Page last updated at 07:54 GMT, Monday, 5 October 2009 08:54 UK

Mobile broadband feels the strain

By Zoe Kleinman
Technology reporter, BBC News

mobile phone users
Mobile broadband has enjoyed huge popularity.

Researchers predict that more than one billion people around the world will be using mobile broadband by 2012.

However some European mobile operators claim that current levels of use are already crippling their networks.

In Britain mobile operator Vodafone is doubling its mobile broadband capacity to 14.4Mbps (Megabits per second).

The new service rolling out across the UK should give users a realistic peak speed of 10.8Mbps, says the company. The upgrade will not affect devices.

By March 2009 three million British homes had mobile broadband access according to communications watchdog Ofcom.

Many use dongles, which attach to computers like a USB stick and enable internet access from anywhere with a mobile signal.

"Dongles really are reaching a critical mass," a Vodafone spokesperson told BBC News.

"There has been quite a bit of obsessing about speed by the media, but we have been concentrating on depth of coverage and quality of the network... as it will help us cope with the demands of new users."

French operator SFR claims laptops equipped with a dongle use 450 times more bandwidth than a classic mobile phone.

Fixed rate deals

The mobile broadband service is proving particularly popular with young adults says Howard Wilcox, senior analyst at Juniper Research.

"There's a growing number of under 35s living in rented properties, who tend to move around and take their mobile broadband with them," he said.

People need to know what it's going to cost them - there's no way back from fixed monthly deals. A fair use policy is reasonable.
Phil Sayer, Forrester Research

"Growth has also been driven by the availability of smartphones. It must be placing a strain on the mobile operators' networks."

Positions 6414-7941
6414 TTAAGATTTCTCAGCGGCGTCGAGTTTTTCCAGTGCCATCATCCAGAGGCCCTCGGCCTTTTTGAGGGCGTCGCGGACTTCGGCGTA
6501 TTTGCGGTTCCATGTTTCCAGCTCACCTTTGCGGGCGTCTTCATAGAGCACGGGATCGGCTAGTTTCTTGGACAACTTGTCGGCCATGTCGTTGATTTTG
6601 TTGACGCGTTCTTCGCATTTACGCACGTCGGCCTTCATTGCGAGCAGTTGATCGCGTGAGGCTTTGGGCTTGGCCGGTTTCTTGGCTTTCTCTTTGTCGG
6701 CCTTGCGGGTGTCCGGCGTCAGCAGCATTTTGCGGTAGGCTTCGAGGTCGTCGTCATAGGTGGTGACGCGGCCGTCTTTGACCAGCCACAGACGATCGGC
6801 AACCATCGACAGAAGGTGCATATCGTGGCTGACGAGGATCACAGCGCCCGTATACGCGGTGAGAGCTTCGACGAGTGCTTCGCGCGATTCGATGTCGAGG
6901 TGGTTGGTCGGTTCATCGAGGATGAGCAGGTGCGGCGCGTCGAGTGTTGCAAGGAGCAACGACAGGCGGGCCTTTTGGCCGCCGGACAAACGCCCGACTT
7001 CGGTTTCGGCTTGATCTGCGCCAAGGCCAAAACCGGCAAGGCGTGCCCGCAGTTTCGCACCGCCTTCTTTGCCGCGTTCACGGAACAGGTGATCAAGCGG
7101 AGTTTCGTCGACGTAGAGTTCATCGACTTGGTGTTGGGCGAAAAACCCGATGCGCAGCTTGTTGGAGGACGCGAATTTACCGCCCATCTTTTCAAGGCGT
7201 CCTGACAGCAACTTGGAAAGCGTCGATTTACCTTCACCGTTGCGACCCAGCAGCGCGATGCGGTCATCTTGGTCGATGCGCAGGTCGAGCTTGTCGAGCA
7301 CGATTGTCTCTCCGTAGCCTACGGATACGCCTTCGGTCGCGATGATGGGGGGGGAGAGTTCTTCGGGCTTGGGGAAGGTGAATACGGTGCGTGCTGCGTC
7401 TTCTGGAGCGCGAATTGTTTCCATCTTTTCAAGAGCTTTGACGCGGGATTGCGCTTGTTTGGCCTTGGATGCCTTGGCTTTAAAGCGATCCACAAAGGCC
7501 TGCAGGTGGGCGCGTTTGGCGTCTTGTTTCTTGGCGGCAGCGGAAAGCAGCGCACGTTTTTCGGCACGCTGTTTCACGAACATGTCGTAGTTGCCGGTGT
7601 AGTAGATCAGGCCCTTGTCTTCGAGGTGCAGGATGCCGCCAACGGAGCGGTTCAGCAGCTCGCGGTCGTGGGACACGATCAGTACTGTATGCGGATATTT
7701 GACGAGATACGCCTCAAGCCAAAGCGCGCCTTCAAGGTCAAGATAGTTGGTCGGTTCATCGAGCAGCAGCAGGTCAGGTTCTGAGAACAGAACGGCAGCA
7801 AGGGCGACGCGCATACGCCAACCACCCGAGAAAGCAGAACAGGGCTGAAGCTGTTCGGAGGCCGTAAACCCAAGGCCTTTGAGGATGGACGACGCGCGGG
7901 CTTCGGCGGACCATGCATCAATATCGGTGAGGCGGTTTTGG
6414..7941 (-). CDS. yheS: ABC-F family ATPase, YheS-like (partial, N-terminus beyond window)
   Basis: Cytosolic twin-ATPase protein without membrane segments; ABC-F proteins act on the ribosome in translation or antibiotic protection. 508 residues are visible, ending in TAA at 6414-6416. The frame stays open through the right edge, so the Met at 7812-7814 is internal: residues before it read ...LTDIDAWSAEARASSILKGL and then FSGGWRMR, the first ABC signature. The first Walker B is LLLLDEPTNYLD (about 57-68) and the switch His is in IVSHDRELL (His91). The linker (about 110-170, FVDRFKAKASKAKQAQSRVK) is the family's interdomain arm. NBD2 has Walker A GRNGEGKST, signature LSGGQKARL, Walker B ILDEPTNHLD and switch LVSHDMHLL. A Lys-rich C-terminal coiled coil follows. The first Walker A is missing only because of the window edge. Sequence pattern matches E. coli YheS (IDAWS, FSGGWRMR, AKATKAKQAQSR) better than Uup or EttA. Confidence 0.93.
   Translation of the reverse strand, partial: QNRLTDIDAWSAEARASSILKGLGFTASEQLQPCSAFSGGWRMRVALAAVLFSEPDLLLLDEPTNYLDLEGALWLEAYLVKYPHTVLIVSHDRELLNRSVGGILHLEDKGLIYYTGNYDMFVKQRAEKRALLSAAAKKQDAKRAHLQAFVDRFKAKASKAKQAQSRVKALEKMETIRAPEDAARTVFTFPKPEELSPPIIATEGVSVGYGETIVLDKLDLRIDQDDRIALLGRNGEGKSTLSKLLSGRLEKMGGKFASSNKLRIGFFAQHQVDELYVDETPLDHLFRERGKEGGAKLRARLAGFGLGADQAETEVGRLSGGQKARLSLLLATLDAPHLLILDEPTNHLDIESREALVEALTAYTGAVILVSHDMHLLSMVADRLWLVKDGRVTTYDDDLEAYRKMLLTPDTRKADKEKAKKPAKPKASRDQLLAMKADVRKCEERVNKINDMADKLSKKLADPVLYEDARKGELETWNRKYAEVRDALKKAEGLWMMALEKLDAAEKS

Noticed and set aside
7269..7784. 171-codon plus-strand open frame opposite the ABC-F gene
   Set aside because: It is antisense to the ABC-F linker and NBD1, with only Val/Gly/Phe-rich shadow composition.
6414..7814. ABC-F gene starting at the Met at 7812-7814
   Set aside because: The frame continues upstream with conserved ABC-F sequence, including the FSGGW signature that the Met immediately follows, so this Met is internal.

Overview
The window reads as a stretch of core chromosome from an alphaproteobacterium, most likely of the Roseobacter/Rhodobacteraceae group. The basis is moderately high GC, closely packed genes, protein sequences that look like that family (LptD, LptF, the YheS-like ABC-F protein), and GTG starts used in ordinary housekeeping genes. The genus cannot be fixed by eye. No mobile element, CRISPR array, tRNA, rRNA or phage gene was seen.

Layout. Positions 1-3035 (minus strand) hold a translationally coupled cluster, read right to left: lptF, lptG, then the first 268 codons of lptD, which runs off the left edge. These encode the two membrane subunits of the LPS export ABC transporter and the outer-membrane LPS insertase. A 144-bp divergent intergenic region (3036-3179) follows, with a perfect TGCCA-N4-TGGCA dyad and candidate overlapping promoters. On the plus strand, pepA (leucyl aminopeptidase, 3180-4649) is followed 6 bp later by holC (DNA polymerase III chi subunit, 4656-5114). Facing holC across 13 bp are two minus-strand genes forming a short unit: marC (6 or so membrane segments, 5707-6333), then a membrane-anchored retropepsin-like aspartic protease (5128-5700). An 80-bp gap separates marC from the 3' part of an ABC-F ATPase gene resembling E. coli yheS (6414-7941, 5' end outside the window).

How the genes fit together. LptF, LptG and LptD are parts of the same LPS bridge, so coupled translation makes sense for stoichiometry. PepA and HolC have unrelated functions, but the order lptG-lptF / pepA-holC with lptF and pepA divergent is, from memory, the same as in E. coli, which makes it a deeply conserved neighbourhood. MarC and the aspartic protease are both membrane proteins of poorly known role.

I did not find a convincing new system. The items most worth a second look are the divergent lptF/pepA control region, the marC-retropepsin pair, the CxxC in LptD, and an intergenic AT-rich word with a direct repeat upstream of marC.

The majority of complaints about mobile broadband from UK users are about network congestion in busy areas and poor signals inside office buildings.

Phil Sayer, principal analyst at Forrester Research, believes that the TV industry may unwittingly provide the solution to the interior signal problems.

Following digital switchover in 2012, the TV analogue frequency that the BBC, ITV, Channel Four and Five currently broadcast on, will no longer be in use.

A decision has not yet been made about what will happen to it.

"It would improve mobile broadband enormously," he believes. "700 MHz is a great frequency for good building penetration. 2.4 GHz [the current frequency used for wireless broadband] is pretty poor."

Fixed rate deals

An added attraction of web access on the move is that it is usually available for a competitively-priced, fixed-rate fee.

In the UK many fixed rate deals are capped - which can lead to high charges for dongle users who go over their allocated bandwidth.

Earlier this year O2 claimed the surcharge was "used as a deterrent and to make sure that others using the network had a good experience".

"Very few of our customers go over their limits," added a spokesman.

According to Phil Sayer fixed rates are here to stay.

"People need to know what it's going to cost them - there's no way back from fixed monthly deals," he said.

"A fair use policy is reasonable. Nobody wants anybody totally hogging the service."

Some operators, such as Norway's Telenor, slow down or even block the internet connection of individual users once they reach a certain amount of bandwidth.

"We have to do this otherwise only a few users will end up straining the whole network," a spokesman told Reuters.

High cost

Some operators claim that they do not generate a big enough financial return from fixed price deals to allow for much investment in the service.

"You can easily lose money on mobile broadband if you do it in the wrong way," warns Bjorn Amundsen, director of mobile network coverage at Telenor in Norway.

"We have had to be careful not to invest too much, because the only thing that would happen if we did would be to increase data traffic without an increase in our profits."

Phil Sayer does not think there will be much public sympathy for their plight.

"The user community as a whole is tired of hearing special pleading from the mobile operators," he said.

"Remember, these guys have been making money hand over fist from data roaming charges."

In July this year the EU introduced caps on the cost of using the internet abroad from a mobile.

The maximum operators can now charge is one Euro per megabyte.

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